Weighty issue

As diseases associated with poor diets crop up more regularly
among young people, Sarah Wellard looks at what can be done to turn
around an unhealthy situation.

Rates of childhood obesity have doubled in 10 years. Over the
next 10, obesity will overtake smoking as the number one cause of
ill-health and premature death in the UK. Type 2 diabetes, until a
few years ago a disease suffered only by the overweight and
middle-aged, is now being diagnosed in 15 year olds. The prognosis
for these children is appalling – by their 30s, some of them will
need kidney dialysis or transplants and some will go blind.

These are some of the alarming messages from last month’s
international conference on obesity held in Copenhagen. Inadequate
diet, low levels of physical activity and consequential ill-health
are problems confronting all western countries, with rates of
obesity growing faster in the UK than elsewhere.

The problem is that most of us are eating more calories than we
need for our increasingly inactive lifestyles. And it starts in
childhood, with an unwholesome diet of white bread, chips, savoury
snacks, biscuits, crisps and fizzy drinks. At the same time,
children are becoming less active. Forty per cent of boys and 60
per cent of girls aged seven and over are physically active for
under one hour a day. Fewer children are walking to school or
playing outside because of parents’ fears about safety. And the
overcrowded national curriculum means that outside play and PE are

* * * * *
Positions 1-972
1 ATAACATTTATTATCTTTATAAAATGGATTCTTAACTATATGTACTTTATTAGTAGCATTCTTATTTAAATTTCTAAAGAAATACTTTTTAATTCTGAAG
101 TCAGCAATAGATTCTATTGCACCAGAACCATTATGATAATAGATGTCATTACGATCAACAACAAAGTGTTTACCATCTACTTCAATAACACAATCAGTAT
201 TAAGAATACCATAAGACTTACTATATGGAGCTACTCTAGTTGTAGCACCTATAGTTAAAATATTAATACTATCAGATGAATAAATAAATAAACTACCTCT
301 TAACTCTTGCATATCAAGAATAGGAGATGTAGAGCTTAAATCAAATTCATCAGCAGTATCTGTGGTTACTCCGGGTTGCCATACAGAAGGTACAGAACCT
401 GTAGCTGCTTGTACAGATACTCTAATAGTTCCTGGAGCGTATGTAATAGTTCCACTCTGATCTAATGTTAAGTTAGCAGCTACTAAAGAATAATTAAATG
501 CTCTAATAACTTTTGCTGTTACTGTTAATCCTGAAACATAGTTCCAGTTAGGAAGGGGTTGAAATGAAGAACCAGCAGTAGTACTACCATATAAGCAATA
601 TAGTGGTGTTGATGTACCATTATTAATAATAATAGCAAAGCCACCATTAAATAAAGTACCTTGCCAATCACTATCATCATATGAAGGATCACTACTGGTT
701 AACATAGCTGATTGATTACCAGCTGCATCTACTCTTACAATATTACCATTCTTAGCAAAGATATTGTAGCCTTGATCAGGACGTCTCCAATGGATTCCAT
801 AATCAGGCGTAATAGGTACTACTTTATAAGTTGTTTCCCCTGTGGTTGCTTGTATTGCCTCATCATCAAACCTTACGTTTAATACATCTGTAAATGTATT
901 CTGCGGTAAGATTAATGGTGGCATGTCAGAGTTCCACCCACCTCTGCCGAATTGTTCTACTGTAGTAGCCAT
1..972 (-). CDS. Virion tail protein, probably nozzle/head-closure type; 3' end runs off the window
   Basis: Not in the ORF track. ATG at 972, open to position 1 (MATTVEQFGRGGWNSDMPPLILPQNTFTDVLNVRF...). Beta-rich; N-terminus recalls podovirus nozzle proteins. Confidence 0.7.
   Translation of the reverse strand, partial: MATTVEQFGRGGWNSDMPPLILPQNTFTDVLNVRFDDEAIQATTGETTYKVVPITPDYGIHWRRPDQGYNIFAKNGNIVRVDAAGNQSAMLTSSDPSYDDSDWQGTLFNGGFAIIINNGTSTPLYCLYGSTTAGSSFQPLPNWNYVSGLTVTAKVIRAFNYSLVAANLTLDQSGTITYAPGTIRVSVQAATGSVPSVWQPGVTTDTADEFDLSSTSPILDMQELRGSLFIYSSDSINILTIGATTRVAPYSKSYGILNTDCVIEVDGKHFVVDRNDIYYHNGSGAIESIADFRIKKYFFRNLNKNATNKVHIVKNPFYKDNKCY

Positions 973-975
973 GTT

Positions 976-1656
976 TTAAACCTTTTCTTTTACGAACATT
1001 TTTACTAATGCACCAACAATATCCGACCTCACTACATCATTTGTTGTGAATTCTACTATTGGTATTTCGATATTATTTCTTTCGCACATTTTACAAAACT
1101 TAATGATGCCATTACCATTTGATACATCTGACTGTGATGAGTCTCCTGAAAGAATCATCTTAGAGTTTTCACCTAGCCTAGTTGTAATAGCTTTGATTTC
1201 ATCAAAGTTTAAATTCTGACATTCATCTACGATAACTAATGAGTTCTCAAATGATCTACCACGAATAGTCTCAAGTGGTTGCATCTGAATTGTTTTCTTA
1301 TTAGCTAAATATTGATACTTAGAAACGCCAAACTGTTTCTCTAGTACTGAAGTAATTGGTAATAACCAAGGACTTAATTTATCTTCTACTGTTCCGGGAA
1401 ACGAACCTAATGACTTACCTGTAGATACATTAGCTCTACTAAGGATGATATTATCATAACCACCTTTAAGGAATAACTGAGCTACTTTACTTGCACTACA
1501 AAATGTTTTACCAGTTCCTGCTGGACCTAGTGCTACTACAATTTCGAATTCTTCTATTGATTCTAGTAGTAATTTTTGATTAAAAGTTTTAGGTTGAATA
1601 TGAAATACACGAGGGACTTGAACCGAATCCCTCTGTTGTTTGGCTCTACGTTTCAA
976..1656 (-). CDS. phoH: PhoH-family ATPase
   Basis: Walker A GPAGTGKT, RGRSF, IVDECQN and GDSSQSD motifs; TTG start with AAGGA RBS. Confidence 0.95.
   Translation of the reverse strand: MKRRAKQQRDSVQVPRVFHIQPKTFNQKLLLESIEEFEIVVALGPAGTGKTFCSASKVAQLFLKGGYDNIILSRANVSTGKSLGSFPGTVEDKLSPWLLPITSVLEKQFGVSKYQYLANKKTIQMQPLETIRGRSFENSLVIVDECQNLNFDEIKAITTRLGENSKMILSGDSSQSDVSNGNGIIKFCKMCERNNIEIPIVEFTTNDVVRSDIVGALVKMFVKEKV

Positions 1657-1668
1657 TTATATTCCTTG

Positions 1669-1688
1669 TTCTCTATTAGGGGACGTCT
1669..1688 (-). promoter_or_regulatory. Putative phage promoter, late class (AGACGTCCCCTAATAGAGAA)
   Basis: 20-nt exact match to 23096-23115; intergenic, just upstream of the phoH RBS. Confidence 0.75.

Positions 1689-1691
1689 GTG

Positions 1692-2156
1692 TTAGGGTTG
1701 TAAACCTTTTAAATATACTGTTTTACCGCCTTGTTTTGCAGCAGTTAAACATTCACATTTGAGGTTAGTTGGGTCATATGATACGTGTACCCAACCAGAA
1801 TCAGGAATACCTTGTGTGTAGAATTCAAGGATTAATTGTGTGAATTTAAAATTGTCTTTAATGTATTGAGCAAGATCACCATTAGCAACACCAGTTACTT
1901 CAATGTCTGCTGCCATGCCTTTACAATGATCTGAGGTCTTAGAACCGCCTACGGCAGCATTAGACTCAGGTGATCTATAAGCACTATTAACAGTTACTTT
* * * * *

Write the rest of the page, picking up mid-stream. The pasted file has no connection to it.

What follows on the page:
being squeezed, with many children getting just one PE lesson a

It’s also about our attitudes to food.  If you’re on the bus or
in the car or waiting at the doctor’s surgery and your toddler is
feeling bored and grumpy, what do you do? For many parents, the
answer is to hand them a packet of crisps or a biscuit to keep them
quiet. These children learn that eating is not so much about
satisfying hunger as relief from boredom.

Claire Halsey, a consultant clinical psychologist working in
five Sure Start programmes in the Stoke on Trent area, believes
that there is a much more basic explanation of why so many children
are overweight. “If children eat while playing with toys or in
front of the TV, it’s much harder for them to pick up the cues that
they are full. They’ve not noticed that they’ve been eating.  One
of the cues for fullness is in the mouth, from the working of the
jaws and tongue. We get very good results from encouraging parents
to turn off the TV and to stay with their children while they’re

For many children, the problem is not just that they are eating
too much but that what they eat is nutritionally poor – loaded in
saturated fat and added sugar that increases the risk of heart
disease and some cancers in later life. On average children eat
less than half the recommended five portions of fruit and vegetable
a day. As a result, many children are deficient in vital vitamins
and minerals, including iron, vitamin A – important for the health
of the brain, eyes and arteries, and folic acid, which is essential
for cell division.

Poor children are the most likely to have an inadequate diet.
Fresh fruit and vegetables are often relatively expensive and
parents on low incomes may be reluctant to spend money on food that
children may not want to eat. And better educated parents might
have more understanding of what constitutes a healthy diet and why
it is important. However, obesity and inadequate diets are by no
means limited to poor and less educated families. So why isn’t the
message about healthy eating getting through?

Part of the answer may be that parents inadvertently put
children off eating certain foods at an early age.  A study
conducted by Jane Wardle, professor of clinical psychology at
University College London, found that if you offer a child a food
they have not eaten before and tell them it is good for them, they
rate it as less nice than exactly the same food offered without the
healthy eating message. It seems that parents tend only to bring up